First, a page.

Do you ever wonder what do deer eat in the winter? Well, winter remains a tough time for any deer to survive. The chilling cold does not catch it in the comfort of its bed, but in the harsh weather in the woods.
While many deer live through January and February, the third month of the year is by no way comfortable. Any hunter would definitely want to know what such a tender animal eats with virtually most vegetation covered in snow.
What Do Deer Eat In The Winter? What Is The Ordinary Food Of The Deer?
Like any other herbivore, the deer lives on plants, fruits, nuts, and acorns. Deer, commonly known of panting for the wells of water as they add to the aesthetic value of nature, feed on the non-woody plants, grasses, and flowering weeds. Although you may at times see a deer enjoy the fallen fruits from trees, the diet is relatively rare.
Any farmer is also aware of the presence of deer in the cultivated gardens. They are browsers of cultivated vegetables like beans, potatoes, sweet potatoes, soybeans, wheat, and rye.
Obviously, a threat to a farmer, but a hunter would seize this opportunity and aim. I bet you wouldn’t leave a presentable meal slip away in the chillness of winter, would you?
The fawns are comfortable with the mother’s milk until they can feed on the soft greens and later progress to join the deer’s diet, as hunters call it. For domesticated deer, you can use goat’s milk to feed the fawns as well; however, do not forget to warm the milk.
The Big Deal With Winter For Deer
During the winter season, food becomes scarcer for a deer and the energy requirements tend to increase as the deer must keep warm. Most deer can scavenge for food in plots or the farms, and the white tail deer would rather feed on corn, cowpeas or soybeans lying on the snow. The harvested fields become preferable, as many do not like to pluck from the stalks that are standing.
However, you should note the distinction between the forest and big wood deer. How does it survive despite the change in the forest vegetation?
Although mostly inactive, their bodies still need food considering that they do not hibernate. One word should come to your mind- drop down. What does this entail? The same bushes on which the deer fed from offer a solution.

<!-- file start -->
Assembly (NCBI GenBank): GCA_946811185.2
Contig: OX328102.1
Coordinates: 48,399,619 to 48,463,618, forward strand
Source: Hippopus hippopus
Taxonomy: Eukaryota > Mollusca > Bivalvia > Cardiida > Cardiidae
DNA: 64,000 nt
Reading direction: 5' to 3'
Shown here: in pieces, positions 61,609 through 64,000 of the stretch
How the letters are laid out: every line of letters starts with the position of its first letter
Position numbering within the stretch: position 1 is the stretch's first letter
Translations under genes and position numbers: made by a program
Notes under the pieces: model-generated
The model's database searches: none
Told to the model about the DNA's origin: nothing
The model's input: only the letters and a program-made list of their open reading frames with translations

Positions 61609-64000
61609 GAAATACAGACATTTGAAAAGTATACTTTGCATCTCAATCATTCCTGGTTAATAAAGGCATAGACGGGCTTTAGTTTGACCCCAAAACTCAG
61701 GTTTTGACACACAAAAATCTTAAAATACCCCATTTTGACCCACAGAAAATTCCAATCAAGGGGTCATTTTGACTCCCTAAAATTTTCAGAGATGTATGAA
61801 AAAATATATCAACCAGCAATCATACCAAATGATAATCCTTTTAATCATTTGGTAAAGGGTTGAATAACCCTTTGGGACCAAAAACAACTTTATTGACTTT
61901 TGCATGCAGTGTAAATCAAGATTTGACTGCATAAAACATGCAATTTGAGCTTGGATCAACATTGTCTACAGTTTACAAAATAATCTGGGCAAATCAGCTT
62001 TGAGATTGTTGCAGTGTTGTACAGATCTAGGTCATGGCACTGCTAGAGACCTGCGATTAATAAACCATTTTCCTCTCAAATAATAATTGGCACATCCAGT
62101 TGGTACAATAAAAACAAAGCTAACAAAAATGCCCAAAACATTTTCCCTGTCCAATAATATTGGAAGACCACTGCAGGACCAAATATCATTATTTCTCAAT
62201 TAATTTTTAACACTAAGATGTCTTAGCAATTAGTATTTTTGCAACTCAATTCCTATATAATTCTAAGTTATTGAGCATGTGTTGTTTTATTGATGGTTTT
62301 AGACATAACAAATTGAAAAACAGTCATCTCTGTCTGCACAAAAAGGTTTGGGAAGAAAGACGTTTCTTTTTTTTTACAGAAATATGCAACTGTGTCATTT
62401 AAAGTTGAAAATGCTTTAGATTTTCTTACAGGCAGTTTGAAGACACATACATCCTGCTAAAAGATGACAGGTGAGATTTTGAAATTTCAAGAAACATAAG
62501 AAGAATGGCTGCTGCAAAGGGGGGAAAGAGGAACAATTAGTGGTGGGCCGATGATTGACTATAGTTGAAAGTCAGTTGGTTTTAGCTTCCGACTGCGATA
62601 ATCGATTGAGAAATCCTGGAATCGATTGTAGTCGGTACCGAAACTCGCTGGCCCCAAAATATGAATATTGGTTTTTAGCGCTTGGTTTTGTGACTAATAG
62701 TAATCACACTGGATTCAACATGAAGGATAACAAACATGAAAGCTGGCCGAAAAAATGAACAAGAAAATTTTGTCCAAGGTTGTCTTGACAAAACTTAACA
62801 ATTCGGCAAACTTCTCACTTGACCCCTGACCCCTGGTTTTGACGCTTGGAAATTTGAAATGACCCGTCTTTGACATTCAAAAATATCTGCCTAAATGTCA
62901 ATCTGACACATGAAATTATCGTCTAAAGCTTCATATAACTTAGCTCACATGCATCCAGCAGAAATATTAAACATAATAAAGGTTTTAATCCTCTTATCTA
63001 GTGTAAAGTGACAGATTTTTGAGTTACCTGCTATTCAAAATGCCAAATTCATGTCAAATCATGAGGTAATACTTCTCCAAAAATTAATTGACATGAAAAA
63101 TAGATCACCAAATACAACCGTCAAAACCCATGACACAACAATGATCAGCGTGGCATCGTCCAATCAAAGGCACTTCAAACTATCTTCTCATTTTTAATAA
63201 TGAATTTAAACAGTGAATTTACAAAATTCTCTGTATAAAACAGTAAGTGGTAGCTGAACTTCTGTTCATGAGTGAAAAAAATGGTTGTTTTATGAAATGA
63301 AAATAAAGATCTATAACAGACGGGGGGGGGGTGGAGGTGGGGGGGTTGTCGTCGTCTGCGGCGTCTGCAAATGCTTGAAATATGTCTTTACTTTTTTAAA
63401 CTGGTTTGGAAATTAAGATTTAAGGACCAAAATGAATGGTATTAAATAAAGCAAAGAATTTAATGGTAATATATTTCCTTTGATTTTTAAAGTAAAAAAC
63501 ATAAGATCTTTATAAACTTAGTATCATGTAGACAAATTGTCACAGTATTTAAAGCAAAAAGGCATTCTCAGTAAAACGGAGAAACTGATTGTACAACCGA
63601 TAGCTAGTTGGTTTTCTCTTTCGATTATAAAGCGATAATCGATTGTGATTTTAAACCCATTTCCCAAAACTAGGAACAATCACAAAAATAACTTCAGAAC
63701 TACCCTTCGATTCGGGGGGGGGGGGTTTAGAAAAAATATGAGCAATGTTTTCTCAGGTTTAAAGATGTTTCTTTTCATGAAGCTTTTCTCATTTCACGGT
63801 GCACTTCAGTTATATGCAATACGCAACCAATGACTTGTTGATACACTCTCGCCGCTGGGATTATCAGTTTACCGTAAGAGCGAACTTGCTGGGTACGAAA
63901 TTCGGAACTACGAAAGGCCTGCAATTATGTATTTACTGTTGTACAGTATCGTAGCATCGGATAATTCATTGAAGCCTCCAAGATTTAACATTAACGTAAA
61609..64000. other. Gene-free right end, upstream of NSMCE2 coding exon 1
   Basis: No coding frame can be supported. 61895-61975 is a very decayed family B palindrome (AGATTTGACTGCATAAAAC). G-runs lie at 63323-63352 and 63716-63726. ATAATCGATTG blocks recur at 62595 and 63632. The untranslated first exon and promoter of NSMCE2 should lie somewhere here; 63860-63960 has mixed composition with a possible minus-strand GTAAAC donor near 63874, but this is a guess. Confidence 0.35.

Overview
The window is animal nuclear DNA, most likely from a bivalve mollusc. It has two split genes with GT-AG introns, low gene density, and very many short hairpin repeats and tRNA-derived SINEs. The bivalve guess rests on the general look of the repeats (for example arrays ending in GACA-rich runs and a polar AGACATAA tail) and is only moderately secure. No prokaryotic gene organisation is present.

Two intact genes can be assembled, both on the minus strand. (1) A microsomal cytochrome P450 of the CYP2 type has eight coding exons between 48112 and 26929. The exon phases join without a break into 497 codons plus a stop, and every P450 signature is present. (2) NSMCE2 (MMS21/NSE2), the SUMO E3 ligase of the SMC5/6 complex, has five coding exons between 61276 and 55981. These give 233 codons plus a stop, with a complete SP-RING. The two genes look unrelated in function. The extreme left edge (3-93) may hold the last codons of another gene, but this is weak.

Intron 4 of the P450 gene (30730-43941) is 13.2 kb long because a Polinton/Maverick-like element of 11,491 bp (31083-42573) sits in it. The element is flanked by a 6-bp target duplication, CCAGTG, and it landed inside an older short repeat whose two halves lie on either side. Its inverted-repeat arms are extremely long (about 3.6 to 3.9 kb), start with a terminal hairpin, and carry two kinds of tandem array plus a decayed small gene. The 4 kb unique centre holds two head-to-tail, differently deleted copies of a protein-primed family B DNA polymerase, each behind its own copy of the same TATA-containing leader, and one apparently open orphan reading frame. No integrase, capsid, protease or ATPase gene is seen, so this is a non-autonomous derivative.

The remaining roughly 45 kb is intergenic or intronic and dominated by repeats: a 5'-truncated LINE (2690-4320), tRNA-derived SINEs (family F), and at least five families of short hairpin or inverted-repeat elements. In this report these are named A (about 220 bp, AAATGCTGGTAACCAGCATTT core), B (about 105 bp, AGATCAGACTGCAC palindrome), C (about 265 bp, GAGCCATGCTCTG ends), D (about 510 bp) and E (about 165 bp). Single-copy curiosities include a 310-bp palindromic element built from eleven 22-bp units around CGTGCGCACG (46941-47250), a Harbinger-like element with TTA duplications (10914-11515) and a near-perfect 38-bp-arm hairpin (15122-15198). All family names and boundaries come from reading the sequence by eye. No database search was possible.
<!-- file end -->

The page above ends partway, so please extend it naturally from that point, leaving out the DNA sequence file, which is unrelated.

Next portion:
Leaves from small branches within the woods provide potential food for most deer. If the branches drop down, to the level of the deer, it can easily manage to feed on them. Any hunter should realize that deer would most likely go back to where it used to feed from to seek shelter during winter.
A Scientific Caution
However, you should note that there exists one caution in the feeding of deer in the winter. It has to do with the changing of diet for the mammal. It might sound absurd, but it is the reality- it is better not to give any food to the deer, rather than to give it a new type of food in the mid of winter.
In times of such occurrences, rarely will the animal survive. The main factor goes back to the digestive system of the animal. The deer has to eat a new type of diet for nearly two weeks before it begins to pull nutrients from the food.
Particular type of bacteria, often referred to as normal flora, which lives in the animal’s gut, assists in digestion. The bacteria, therefore, takes time to adjust to the new meal before it adapts to eating and surviving on it. Therefore, always give the deer feeds that are of the same quality as those it fed on before winter. That way, the deer can survive the tough period. You can then gradually start a change in diet.
Down To Specifics
In the forested areas there some very peculiar feeds that the deer can make use of, especially in the mid-winter. The forest big woods deer feed on the hemlock, aspen, maple, hazel wood, and red osier dogwood. The white cedar sustains deer for hundreds of days in the deeryard. However, deer need a great deal of this food; the requirement may go up to 3-6 pounds on a daily basis. This means that the deer will have to browse heavily.
Further, many deer will enjoy feeding on the ‘Old Man’s Beard,’ which is a type of lichen resembling the Spanish moss. Since the lichens grow on dead or dying balsam and spruce trees, you can find deer looking for the ‘beards,' which are beyond their reach.
What is again very important is to avoid any disturbance to the animal, as it should conserve most energy to survive through the winter.
Hope You Can Now Hunt Or Feed Your Farmed Deer
I hope as a good hunter or farmer, you know exactly where to go for a deer hunt or what to give your deer during the tough winter season. Just take not of different places the deer may spend time and the exact foods that most likely serve as its lunch or dinner.
Below are some links to videos on the deer eating habits in winter.